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City Primeval: High Noon in Detroit Mass Market Paperback – October 1, 2002
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From the Back Cover
Clement Mansell knows how easy it is to get away with murder. The seriously crazed killer is already back on the Detroit streets -- thanks to some nifty courtroom moves by his crafty looker of a lawyer -- and he's feeling invincible enough to execute a crooked Motown judge on a whim. Homicide Detective Raymond Cruz thinks the "Oklahoma Wildman" crossed the line long before this latest outrage, and he's determined to see that the hayseed psycho does not slip through the legal system's loopholes a second time. But that means a good cop is going to have to play somewhat fast and loose with the rules -- in order to maneuver Mansell into a wild Midwest showdown that he won't be walking away from.
About the Author
Elmore Leonard wrote more than forty books during his long career, including the bestsellers Raylan, Tishomingo Blues, Be Cool, Get Shorty, and Rum Punch, as well as the acclaimed collection When the Women Come Out to Dance, which was a New York Times Notable Book. Many of his books have been made into movies, including Get Shorty and Out of Sight. The short story "Fire in the Hole," and three books, including Raylan, were the basis for the FX hit show Justified. Leonard received the Lifetime Achievement Award from PEN USA and the Grand Master Award from the Mystery Writers of America. He died in 2013.
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Top customer reviews
Cruz is well developed and the scene where he is being interviewed is so believable it makes you cringe and yet laugh too. Every guy who has been accused of not being sensitive or open and communicative by their wife or girlfriend will recognize it in a minute. The bad guy from Oklahoma is spot on a perfect character developed to the extreme. The opening chapters should be used in every writer's workshop in the USA.-It grabs you with real characters and real true to life scenes.Cruz was introduced before Raylan but they both are very similar. I think Leonard used attributes that Cruz had and carried them over to create Raylan Givens. Cruz was too good of a character to kill off altogether so voila he created Raylan Givens. The dialouge is perfect and the story moves right along. Loved this book. Others that you should read are Split Images, 52 pick up and Swag. All have great characters and stories-but City Primeval is the best ever. Anyone aspiring to be a writer should read this book and especially the opening 2 chapters.
I think the subtitle of this book, “High Noon In Detroit,” may be slightly misleading, because in High Noon,” Gary Cooper had to stand up against Miller and his gang after everybody else in the town basically chickened out, and that’s not really the case here. It IS personal between Cruz and Mansell – oh, yeah – but that’s because of who they are; the civilian population of Detroit is largely irrelevant. (That’s not to say there isn’t a strong element of “High Noon” in the book – there absolutely is, in terms of the personal confrontation between two men – just that in terms of the plot, it’s not a recapitulation of the classic western.)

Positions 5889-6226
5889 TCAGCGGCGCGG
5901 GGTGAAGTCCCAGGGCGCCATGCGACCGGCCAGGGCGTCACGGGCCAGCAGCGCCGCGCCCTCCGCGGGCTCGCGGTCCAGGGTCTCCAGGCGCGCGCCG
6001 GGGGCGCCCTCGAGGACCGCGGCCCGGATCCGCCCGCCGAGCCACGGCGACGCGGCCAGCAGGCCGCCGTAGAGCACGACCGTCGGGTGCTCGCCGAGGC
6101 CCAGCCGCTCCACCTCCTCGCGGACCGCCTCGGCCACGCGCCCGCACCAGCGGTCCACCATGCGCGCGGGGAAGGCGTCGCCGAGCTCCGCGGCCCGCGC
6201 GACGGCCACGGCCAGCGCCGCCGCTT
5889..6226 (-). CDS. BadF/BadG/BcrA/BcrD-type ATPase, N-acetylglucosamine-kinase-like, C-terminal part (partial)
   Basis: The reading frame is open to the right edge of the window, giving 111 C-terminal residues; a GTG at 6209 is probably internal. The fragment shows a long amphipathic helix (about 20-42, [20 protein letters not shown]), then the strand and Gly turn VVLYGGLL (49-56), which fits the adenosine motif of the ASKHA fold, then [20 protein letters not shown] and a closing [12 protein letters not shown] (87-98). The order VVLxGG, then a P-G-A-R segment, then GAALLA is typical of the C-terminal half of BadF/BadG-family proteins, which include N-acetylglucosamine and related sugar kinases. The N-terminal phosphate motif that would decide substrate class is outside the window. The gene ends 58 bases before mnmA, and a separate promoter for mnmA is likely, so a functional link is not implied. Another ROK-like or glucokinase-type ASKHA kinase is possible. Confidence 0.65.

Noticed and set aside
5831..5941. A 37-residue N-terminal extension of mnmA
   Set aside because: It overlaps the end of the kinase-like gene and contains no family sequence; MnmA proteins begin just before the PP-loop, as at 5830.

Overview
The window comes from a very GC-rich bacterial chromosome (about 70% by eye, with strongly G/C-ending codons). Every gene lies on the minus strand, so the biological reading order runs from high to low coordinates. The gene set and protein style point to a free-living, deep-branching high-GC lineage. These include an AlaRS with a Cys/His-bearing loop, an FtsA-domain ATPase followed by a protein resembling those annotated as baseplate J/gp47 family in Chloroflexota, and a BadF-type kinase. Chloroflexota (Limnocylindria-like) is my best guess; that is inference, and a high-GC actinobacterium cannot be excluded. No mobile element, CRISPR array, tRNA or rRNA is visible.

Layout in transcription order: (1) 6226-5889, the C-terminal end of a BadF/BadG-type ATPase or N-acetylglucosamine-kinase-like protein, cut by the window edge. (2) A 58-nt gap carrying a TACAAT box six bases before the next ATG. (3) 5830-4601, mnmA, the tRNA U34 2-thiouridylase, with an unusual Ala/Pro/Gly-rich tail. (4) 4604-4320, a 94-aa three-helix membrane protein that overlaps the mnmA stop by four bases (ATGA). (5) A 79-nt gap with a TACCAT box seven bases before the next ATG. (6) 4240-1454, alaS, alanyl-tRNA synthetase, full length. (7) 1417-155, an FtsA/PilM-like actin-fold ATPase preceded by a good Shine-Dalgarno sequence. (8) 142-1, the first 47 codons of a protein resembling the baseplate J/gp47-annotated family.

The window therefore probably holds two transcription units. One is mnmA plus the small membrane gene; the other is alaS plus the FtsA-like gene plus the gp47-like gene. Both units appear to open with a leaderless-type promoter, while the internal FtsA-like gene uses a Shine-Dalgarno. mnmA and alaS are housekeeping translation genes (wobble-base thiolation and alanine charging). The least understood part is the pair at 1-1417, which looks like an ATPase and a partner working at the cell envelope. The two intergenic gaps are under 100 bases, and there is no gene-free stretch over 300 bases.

Get it, read it, enjoy!!
With the success of Justified on tv I expect many are just discovering Leonard. I am envious as you have a plethora of books to choose from and they will all be new to you. Enjoy them all as much as those of us who have known for years that he has never written a bad one.
The story begins with Mansell's killing a corrupt, highly unpopular local judge. Unfortunately, the gun which he uses is the same gun attached to some earlier murders. Clement instructs his girl friend to dispose of it, but the ditz--Sandy Stanton--hands it off to another lowlife for safe keeping, a decision that will come back to bite Clement in the posterior.
If EL's crime fiction can be superficially divided into the comic (Get Shorty, e.g.) and the serious (Killshot, e.g.), this is more serious, though Sandy is a character who could inhabit either of EL's universes.
The plot is complex but not unnecessarily convoluted and we have a host of interesting side characters, including some very tough Albanians (who Clement keeps describing as undertakers, because of their black suits). The dialogue is excellent if not yet the exquisite instrument that it will become. There are still some lovely one liners, nonce words and laugh-out-loud sentences, blissfully free of adverbs.
We read EL because he is a master of crime fiction and, quite simply, a master of fiction. He should be treated as a major figure in American letters. He was clearly influenced by Hemingway, as was a whole generation and beyond, but his total output, the variety within that output (he is a great writer of westerns), his stunning percentage of movie sales, many of which resulted in good films, put him among the principal writers of the American pantheon. R.I.P. and thanks for the legacy.
For an excellent example of the master at the beginning of his crime writing career, City Primeval is superb.